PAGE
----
New data reveals that, between August and October, job interviews in the education sector surged by a staggering 1,367% -- significantly more than any other vertical surveyed.
The data from global recruiting platform HireVue follows a report from October showing that 84% of teachers have thought about leaving the profession due to unsustainable workloads, low pay and a range of other factors that impact on their job.
Tom Cornell, head of assessments APAC at HireVue, said pressure on teachers to deliver the best possible education outcomes for their students is creating “a mass exodus” within the industry.
“Over this time, jobs have been largely secure as the need for teachers has been greater than ever. But now after the stress caused over the past 18 months of unpredictable lockdowns, we’re seeing a mass exodus as teachers demand more support and better working conditions,” Cornell told The Educator.
“The national shortage of teachers has been a growing problem for years and has been exacerbated over the past 18 months by frequent lockdowns and remote learning extensions, which has forced many to leave the profession altogether.”
Cornell said the nature of school terms and the structure of a teaching year means that a ‘Big Quit’ can seem more sudden than in other industries, as a result of teachers having a set time frame to find alternative employment during holiday periods.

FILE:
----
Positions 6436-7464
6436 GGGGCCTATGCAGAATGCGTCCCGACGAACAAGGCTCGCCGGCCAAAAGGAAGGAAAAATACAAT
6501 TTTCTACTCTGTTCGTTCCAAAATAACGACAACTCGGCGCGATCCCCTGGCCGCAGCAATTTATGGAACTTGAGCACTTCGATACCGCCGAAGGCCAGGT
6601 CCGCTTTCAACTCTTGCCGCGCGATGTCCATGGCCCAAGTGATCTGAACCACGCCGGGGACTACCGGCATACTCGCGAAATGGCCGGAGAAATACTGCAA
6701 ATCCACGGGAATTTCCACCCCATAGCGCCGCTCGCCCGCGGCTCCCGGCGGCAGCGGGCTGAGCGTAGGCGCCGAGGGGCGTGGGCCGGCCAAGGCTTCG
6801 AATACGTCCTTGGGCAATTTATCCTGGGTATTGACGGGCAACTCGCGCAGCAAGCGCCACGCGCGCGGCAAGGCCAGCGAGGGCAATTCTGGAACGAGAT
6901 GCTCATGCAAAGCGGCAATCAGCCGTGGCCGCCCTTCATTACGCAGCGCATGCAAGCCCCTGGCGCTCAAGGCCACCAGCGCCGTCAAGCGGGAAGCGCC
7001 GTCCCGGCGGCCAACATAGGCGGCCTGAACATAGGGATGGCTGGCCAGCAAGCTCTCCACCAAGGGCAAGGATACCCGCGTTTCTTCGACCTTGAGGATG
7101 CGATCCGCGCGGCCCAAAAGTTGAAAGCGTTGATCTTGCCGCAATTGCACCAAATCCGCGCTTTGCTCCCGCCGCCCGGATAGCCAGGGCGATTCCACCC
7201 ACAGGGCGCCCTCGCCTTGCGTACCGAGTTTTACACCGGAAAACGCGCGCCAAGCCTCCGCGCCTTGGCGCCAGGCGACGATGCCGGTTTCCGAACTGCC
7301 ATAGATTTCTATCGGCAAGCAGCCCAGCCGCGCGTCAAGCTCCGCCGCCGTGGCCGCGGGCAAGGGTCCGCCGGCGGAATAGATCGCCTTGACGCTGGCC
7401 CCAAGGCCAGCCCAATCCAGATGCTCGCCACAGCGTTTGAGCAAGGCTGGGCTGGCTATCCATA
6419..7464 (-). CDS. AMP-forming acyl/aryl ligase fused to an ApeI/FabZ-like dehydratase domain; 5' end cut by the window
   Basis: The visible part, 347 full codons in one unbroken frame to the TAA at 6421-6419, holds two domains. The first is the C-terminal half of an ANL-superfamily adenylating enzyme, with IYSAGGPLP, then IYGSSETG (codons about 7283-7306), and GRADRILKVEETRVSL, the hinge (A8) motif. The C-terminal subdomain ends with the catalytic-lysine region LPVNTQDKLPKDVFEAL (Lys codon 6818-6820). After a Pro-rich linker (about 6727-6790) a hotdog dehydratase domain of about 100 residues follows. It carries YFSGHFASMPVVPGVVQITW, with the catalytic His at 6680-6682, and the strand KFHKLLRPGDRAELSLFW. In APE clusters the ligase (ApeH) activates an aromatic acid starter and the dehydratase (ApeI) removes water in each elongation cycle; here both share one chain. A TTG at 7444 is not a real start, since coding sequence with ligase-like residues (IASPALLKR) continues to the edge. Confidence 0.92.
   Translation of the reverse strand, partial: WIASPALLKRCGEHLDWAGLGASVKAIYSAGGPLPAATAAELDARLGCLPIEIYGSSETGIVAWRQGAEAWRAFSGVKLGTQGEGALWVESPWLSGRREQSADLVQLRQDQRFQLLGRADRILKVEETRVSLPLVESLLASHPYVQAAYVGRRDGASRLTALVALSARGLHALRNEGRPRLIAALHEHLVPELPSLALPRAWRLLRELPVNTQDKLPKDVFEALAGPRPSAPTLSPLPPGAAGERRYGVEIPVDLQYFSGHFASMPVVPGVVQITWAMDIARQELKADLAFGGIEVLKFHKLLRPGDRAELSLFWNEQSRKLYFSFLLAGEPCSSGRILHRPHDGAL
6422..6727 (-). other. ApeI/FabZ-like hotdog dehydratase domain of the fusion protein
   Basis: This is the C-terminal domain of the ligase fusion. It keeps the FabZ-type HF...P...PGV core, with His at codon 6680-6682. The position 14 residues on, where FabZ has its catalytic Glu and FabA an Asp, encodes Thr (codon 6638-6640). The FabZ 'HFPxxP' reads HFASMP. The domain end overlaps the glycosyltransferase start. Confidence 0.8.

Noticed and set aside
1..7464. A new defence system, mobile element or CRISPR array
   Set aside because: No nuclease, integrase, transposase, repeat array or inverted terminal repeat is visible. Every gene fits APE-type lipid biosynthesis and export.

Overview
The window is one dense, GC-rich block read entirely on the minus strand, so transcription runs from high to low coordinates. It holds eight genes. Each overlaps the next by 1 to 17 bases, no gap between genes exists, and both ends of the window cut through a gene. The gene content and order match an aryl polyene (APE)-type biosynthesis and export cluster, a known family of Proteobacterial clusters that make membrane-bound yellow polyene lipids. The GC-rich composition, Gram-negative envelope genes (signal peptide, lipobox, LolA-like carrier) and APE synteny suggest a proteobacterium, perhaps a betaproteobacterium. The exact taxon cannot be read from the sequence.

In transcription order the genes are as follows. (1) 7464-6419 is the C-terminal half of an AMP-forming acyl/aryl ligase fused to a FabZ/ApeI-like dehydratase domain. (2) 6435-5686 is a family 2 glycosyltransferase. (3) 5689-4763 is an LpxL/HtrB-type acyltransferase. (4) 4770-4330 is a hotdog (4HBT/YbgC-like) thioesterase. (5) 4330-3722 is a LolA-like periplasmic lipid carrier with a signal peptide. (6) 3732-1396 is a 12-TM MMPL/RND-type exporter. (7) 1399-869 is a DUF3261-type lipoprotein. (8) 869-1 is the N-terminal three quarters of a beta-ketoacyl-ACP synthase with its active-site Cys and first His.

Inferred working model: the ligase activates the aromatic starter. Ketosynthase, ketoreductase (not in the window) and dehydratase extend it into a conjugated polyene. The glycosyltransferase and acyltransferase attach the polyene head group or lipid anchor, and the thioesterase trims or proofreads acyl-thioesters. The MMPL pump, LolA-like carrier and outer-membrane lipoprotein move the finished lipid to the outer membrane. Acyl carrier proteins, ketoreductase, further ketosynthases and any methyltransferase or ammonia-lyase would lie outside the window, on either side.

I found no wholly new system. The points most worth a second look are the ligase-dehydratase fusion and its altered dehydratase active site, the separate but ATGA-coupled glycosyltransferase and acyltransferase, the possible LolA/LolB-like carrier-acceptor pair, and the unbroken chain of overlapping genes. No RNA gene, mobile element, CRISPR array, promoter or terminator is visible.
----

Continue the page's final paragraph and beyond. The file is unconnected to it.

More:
“With the casualisation of the industry over the years, teaching jobs aren’t as permanent as they once were,” he said.
“If teachers don’t have a sense of security in their employment, they’re more likely to quit and move on as the year comes to an end to find an opportunity that will offer more stability.”
‘Great Resignation leaving no industry unscathed’
Cornell said employees are increasingly moving away from jobs where they feel unappreciated and are instead moving toward new priorities and goals, from more money to greater control over their time.
However, there are opportunities for recruitment technology to help the education sector attract and recruit talent as we head into the new year, he says.
“Scheduling and attending job interviews can be challenging for those looking for new opportunities, but new research from hiring platform HireVue shows Aussies across the board are solving this challenge by increasingly interviewing for new positions out of hours,” Cornell said.
The research found that 45% of interviews took place outside of regular business days and hours during October. Of these, 24% took place on weekdays outside of the typical 9-5 roster, and 21% took place over the weekend.
“With this flexibility, teachers can pre-record their interviews and make sure they’re putting their best foot forward rather than rushing through on lunch breaks.”